Wow the neat ideas never stop coming. Unfortunately I can't view that video right now because I'm away for the next 2.5 weeks working a remote geological camp with super slow internet (and YouTube blocked). Accordingly, I'm not quite understanding how the cork is used. Can the cork withstand the heat like silicone can and thus replace the silicones role? Or is it used in addition as a handle/gripping surface? How are you attaching the cork tabs to your pot? And how do you join the cork to form a band? Sorry for the barrage of questions. Address is sent.

"Still no concerns about melting the silicone band?"
Nope....no signs of any trouble thus far. I've got about 25 boils on the band and I've used it with ethanol now which burns even a bit hotter. I don't know for sure I won't hit trouble down the road, but if I'm on the trail when it happens I can easily use tent stakes for the duration of the trip. Nice to have that backup.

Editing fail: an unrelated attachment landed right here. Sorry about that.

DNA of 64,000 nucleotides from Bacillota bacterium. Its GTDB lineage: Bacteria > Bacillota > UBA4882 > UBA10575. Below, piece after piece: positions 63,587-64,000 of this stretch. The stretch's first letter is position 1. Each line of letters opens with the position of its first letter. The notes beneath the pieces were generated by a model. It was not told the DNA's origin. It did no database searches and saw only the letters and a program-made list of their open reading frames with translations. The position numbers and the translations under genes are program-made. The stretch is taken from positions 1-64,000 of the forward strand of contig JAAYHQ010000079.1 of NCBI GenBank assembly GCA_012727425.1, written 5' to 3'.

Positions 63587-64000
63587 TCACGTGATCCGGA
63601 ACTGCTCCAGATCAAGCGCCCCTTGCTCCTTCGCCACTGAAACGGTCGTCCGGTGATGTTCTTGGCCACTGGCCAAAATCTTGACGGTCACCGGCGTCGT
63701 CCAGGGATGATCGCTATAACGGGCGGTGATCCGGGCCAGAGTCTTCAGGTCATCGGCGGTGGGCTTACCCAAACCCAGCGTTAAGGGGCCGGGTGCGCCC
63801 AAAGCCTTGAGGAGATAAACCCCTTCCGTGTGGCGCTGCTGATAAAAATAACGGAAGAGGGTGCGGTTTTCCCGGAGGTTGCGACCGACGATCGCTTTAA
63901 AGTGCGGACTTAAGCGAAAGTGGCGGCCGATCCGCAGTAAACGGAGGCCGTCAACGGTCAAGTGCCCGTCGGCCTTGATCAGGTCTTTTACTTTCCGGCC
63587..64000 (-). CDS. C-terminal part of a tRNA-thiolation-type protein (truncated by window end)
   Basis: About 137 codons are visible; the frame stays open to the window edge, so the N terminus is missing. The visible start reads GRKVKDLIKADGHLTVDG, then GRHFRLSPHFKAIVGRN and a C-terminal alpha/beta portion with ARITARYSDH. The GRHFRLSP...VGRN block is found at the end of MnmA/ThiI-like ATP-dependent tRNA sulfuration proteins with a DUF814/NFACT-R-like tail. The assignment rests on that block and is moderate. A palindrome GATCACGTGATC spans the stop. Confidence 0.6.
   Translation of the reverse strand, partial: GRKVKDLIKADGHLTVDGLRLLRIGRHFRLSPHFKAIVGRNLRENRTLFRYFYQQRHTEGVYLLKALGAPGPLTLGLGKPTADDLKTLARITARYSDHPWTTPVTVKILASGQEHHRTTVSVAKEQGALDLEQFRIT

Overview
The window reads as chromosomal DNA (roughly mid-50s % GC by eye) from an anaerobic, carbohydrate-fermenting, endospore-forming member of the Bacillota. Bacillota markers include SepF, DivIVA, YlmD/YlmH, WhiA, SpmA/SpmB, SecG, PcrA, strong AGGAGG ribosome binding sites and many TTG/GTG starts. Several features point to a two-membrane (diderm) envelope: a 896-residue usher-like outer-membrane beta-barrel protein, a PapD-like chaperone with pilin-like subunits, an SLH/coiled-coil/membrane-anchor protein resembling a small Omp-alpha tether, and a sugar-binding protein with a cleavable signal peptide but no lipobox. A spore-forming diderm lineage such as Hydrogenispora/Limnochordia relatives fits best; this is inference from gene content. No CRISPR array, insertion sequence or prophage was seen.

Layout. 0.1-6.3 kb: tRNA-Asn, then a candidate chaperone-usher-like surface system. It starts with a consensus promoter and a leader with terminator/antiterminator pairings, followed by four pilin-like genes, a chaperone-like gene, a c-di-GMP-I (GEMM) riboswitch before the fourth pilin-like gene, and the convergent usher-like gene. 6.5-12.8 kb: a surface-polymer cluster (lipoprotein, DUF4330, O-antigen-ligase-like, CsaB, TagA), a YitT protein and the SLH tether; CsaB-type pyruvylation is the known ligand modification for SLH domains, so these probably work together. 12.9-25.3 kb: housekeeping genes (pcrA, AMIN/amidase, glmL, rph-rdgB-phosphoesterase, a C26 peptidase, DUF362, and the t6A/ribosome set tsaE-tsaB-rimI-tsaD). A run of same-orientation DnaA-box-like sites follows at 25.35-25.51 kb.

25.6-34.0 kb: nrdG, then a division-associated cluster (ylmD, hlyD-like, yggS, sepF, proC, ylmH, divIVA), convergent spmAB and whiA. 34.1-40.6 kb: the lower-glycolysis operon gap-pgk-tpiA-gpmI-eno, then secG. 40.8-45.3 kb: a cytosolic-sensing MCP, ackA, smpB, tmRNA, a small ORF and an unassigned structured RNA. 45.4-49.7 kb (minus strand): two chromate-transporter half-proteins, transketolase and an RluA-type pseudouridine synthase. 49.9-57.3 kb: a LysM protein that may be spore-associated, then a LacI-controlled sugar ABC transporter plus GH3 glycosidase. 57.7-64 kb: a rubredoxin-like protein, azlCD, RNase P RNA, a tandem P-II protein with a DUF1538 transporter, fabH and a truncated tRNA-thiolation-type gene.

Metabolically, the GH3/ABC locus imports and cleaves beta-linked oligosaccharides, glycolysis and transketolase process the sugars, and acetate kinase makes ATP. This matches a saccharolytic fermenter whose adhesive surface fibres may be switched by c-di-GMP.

My cone does fit quite snugly around the pot and then the band basically seals the top of the cone to the pot, so I don't get any flames or even hot air sneaking out of here. The silicone doesn't even seem that warm. If I did have a cutout for a pot handle then it's possible I would get hotter air/direct flame touching the band which might then pose problems. Ultimately though, I think the silicone is a successful solution because I have ample cone coverage up the sides of the pot that keeps the silcone higher than the flames ever reach. My tall/narrow pot + short stove gives me several inches of cone coverage up the sides of the pot. If someone tried to do basically what I've done but with a shorter cone (ie. using a shorter/wider pot) then the silcone band would be lower and thus more likely to get too hot. The ECA278 pot seems to be an awesome shape, although other pots would work as well or better (ie. MLD/Ti Goat 850ml) if you commit to the ditching the handles and order a custom cone with no cutout.

Edited by dandydan on 06/13/2012 21:19:53 MDT.